In between the barbed wire maulings, you also have to occasionally wrestle in Backyard Wrestling. The wrestling mechanics aren't all that dissimilar to most recent wrestling games. You have two strike buttons as well as a grapple button, and you also have a button that picks up weapons. When you're grappling an opponent, pressing a direction on the analog stick, along with one of the strike buttons, performs a striking grapple or a slam, depending on which button you hit. You also have a unique special move that can be performed when your life meter begins flashing red. Grappling an opponent and then pressing both strike buttons while the meter is flashing performs this move. Aside from the ability to drag a fallen opponent around the level and the option of climbing onto tall ledges to leap onto your foes, that's about all there is to the wrestling portion of the game. Although the system isn't very deep, it's serviceable for the type of game it is. In fact, the biggest problem is not the system itself, but, rather, it's the execution of it.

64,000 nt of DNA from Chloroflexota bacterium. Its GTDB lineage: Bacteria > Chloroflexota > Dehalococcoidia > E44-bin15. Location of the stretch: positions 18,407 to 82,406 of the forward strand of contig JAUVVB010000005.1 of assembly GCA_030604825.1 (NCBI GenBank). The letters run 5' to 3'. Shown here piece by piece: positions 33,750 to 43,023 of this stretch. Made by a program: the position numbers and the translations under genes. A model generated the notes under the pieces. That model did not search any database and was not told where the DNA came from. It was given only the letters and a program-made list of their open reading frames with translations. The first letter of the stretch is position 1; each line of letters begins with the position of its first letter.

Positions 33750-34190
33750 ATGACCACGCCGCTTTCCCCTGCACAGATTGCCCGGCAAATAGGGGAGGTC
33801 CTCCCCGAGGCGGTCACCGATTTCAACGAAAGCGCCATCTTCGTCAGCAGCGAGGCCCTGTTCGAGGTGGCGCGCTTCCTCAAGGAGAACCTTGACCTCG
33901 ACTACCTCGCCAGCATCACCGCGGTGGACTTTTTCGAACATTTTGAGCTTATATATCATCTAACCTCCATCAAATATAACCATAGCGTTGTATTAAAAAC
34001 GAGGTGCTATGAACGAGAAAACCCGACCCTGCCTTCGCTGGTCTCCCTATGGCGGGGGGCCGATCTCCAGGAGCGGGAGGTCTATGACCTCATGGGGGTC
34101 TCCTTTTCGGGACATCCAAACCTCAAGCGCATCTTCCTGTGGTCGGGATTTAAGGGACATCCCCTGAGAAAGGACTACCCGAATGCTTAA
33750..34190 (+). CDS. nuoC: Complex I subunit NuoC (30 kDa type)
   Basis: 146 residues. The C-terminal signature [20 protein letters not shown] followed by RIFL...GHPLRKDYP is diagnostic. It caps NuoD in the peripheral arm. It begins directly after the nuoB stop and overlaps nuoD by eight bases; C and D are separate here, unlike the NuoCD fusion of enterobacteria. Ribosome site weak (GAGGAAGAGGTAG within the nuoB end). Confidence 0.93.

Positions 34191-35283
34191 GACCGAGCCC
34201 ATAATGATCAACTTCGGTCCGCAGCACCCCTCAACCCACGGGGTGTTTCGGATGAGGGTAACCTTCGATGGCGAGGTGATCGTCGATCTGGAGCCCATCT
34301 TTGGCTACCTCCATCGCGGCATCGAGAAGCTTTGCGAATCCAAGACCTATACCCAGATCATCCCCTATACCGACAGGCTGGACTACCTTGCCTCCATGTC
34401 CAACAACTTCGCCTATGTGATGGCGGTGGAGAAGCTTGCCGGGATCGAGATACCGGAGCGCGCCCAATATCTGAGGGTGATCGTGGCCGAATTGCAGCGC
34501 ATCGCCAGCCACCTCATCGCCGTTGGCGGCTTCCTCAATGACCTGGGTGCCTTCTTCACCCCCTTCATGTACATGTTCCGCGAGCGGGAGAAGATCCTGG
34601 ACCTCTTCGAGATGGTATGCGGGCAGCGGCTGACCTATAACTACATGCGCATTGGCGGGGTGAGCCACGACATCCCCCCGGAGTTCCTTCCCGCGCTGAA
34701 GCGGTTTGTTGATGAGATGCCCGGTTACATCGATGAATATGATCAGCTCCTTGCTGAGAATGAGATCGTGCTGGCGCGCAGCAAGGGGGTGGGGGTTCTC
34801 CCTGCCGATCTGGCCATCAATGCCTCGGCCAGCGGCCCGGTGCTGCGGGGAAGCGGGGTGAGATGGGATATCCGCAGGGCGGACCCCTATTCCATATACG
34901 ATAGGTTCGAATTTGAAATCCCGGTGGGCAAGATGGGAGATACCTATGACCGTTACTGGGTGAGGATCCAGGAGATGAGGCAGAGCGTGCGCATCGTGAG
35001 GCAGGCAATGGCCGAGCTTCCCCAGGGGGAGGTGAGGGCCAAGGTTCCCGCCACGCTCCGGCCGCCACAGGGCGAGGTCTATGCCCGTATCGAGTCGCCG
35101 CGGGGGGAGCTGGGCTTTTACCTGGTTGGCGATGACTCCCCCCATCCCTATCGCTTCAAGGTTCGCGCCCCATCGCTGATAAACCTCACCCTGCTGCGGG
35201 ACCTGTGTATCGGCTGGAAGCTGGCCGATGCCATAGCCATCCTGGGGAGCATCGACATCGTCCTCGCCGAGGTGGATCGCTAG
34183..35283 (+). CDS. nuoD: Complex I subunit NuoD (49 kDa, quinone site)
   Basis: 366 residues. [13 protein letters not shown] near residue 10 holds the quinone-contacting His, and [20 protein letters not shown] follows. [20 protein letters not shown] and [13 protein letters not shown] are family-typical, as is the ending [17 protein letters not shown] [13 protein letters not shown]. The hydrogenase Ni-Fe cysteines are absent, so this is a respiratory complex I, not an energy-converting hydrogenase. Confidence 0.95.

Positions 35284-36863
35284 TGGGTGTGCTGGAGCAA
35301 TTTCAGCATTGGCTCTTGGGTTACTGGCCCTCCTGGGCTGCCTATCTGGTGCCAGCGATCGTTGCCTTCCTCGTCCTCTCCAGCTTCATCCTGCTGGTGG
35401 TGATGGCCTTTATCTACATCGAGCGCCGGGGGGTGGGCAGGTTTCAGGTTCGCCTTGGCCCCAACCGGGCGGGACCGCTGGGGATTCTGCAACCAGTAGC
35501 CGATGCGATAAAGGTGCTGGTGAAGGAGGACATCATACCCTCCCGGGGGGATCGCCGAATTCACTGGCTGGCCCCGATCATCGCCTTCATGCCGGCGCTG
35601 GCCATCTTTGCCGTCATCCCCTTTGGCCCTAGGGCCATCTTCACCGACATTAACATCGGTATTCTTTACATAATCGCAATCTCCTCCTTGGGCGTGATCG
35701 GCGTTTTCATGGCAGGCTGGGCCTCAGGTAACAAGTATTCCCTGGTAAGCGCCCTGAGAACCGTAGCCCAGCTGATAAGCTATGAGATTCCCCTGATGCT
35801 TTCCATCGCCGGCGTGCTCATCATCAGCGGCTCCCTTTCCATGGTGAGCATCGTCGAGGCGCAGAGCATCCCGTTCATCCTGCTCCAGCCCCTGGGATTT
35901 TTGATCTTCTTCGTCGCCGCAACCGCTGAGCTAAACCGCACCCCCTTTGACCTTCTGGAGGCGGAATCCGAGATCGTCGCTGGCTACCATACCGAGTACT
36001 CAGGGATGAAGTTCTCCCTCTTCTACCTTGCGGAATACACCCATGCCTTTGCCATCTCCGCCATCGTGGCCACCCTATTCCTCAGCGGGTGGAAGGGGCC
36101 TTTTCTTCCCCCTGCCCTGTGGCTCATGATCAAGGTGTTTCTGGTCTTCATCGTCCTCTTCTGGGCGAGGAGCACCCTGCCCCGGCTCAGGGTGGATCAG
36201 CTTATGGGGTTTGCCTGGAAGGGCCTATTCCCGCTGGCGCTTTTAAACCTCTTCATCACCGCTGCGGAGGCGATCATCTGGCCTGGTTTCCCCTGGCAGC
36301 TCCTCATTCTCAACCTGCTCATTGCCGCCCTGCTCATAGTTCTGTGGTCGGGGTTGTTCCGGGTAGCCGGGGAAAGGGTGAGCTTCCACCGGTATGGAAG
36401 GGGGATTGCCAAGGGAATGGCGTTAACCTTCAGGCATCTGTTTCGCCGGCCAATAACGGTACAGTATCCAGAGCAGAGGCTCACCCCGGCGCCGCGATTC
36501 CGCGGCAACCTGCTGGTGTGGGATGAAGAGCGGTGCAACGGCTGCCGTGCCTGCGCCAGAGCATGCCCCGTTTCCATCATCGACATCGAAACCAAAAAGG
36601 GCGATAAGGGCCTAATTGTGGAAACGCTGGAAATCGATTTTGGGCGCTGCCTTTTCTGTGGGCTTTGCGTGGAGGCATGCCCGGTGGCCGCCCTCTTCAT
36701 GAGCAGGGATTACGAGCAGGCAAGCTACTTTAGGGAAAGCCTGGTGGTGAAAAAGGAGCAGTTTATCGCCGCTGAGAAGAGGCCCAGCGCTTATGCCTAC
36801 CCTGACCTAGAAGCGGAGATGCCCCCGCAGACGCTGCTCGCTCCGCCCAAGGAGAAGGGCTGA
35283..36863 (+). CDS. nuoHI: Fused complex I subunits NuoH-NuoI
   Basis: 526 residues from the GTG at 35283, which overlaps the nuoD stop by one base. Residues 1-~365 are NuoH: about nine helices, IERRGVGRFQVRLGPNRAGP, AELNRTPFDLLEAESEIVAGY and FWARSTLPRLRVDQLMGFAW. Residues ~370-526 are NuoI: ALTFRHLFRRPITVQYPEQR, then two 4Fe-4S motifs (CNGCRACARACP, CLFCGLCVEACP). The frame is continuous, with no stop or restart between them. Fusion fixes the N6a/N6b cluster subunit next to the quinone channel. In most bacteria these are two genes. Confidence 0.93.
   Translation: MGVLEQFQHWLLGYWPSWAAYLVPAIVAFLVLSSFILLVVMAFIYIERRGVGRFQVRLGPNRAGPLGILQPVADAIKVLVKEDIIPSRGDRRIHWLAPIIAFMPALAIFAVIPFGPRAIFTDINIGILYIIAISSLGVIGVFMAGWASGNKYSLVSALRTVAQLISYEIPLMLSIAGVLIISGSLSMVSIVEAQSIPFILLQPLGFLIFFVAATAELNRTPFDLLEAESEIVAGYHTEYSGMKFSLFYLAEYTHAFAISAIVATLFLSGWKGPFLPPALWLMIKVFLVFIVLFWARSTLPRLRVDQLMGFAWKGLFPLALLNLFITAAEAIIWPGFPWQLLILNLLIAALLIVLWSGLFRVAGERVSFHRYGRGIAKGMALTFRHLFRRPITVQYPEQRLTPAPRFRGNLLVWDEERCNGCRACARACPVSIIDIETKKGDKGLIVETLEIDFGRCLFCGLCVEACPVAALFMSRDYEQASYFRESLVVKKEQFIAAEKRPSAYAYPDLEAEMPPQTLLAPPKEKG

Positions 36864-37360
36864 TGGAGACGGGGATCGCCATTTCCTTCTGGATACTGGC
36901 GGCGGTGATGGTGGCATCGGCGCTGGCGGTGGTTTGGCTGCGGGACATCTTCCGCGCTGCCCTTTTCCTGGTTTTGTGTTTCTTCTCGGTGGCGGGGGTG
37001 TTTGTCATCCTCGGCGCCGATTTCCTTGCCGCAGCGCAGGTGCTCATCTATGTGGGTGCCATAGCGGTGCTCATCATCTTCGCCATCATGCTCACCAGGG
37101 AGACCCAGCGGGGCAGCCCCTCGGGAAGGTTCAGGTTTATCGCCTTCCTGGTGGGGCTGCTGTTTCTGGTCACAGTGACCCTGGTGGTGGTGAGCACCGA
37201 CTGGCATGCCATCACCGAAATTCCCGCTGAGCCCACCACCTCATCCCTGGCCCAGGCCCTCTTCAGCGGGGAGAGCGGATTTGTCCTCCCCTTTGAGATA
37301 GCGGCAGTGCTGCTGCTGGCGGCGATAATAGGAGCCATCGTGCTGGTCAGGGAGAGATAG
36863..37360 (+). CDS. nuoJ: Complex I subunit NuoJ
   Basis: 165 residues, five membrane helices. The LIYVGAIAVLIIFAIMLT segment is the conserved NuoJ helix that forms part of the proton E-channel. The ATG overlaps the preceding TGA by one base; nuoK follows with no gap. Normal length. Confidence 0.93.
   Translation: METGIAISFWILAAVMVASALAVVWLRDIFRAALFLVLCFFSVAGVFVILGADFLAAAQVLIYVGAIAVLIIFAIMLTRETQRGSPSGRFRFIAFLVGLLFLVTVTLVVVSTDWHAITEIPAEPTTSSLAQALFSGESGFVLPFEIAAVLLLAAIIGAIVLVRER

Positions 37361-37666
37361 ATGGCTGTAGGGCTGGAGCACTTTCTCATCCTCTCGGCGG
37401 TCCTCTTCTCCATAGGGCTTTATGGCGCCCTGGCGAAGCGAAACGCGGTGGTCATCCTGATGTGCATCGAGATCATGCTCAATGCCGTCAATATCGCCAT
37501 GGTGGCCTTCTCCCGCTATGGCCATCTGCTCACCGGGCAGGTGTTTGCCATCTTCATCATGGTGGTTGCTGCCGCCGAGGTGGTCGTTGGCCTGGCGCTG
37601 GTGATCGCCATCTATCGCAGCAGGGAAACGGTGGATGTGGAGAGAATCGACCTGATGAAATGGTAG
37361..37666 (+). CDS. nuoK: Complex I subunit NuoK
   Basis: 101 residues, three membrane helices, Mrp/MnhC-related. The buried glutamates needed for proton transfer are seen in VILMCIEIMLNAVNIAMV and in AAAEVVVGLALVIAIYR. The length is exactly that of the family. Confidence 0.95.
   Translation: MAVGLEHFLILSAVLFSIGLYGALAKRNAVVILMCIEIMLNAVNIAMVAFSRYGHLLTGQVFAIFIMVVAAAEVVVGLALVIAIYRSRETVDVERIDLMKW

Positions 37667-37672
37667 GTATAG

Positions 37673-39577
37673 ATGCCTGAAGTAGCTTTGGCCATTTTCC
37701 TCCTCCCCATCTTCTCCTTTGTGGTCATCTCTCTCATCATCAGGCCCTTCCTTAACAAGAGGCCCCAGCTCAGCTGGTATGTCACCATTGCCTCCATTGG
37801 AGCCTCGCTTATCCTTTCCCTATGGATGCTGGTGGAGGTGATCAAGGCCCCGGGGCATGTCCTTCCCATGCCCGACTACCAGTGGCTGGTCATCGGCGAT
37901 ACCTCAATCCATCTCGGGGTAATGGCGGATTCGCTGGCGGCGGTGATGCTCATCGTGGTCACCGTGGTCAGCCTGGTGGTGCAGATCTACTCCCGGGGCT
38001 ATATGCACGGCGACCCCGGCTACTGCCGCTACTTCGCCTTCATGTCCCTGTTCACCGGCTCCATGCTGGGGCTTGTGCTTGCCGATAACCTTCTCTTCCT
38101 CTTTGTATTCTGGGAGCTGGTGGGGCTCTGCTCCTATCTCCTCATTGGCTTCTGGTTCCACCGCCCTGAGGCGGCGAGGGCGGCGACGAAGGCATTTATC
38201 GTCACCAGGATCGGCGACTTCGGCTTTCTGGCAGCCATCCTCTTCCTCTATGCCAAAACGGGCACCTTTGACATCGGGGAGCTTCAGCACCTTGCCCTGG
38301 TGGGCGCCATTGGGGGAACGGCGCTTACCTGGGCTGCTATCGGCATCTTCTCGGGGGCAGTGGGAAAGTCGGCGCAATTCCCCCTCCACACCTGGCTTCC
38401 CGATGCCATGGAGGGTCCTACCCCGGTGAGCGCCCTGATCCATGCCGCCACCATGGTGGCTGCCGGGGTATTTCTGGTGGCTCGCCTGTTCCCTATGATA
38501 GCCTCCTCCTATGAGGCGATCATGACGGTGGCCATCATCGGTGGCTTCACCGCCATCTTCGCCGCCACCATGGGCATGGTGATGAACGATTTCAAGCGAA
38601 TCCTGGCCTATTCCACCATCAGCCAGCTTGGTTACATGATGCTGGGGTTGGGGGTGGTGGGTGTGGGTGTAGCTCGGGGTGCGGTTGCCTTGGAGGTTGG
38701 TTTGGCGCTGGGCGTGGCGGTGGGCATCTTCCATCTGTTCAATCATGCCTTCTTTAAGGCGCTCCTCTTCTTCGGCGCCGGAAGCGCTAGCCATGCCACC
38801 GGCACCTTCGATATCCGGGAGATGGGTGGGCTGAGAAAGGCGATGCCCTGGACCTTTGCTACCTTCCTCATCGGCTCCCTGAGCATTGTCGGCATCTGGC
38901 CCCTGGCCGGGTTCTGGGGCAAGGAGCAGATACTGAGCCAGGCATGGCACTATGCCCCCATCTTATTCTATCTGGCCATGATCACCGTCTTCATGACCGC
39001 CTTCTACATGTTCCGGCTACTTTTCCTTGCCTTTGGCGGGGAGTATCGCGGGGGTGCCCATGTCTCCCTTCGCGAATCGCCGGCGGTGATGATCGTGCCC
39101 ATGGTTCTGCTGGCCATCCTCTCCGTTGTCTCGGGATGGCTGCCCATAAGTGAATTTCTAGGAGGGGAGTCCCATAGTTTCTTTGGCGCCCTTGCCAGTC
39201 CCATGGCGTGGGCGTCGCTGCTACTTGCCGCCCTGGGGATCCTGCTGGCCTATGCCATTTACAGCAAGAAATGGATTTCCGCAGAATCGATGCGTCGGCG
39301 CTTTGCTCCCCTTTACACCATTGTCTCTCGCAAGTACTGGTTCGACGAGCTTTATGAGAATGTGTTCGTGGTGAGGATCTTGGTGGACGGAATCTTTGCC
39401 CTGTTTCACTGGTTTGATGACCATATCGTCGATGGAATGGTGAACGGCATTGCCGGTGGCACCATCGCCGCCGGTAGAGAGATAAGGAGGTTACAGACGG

When you're playing Backyard Wrestling, everything in the game feels extremely loose, repetitive, and sloppy. Moving your character around can be a bit of a task, as the analog stick's sensitivity level is pretty unforgiving. So, for the most part, all you'll be doing in the game is running around at full speed. This can be a bit unwieldy when trying to approach an opponent. Another problem is that matches never feel particularly engaging. All you have is a standard life meter--the match ends when it's depleted--and there are no real momentum swings or any other wrestling-like elements to be found. You have the option of pinning your opponent at any time. However, the only time you can generally get a successful three-count is after you've dropped your opponent's life bar to practically nothing, so it doesn't serve much purpose. In effect, all you'll be doing is running around the level for a couple of minutes at a time, beating people with random objects and occasionally suplexing them. As you can imagine, after the initial novelty wears off, this becomes very dull.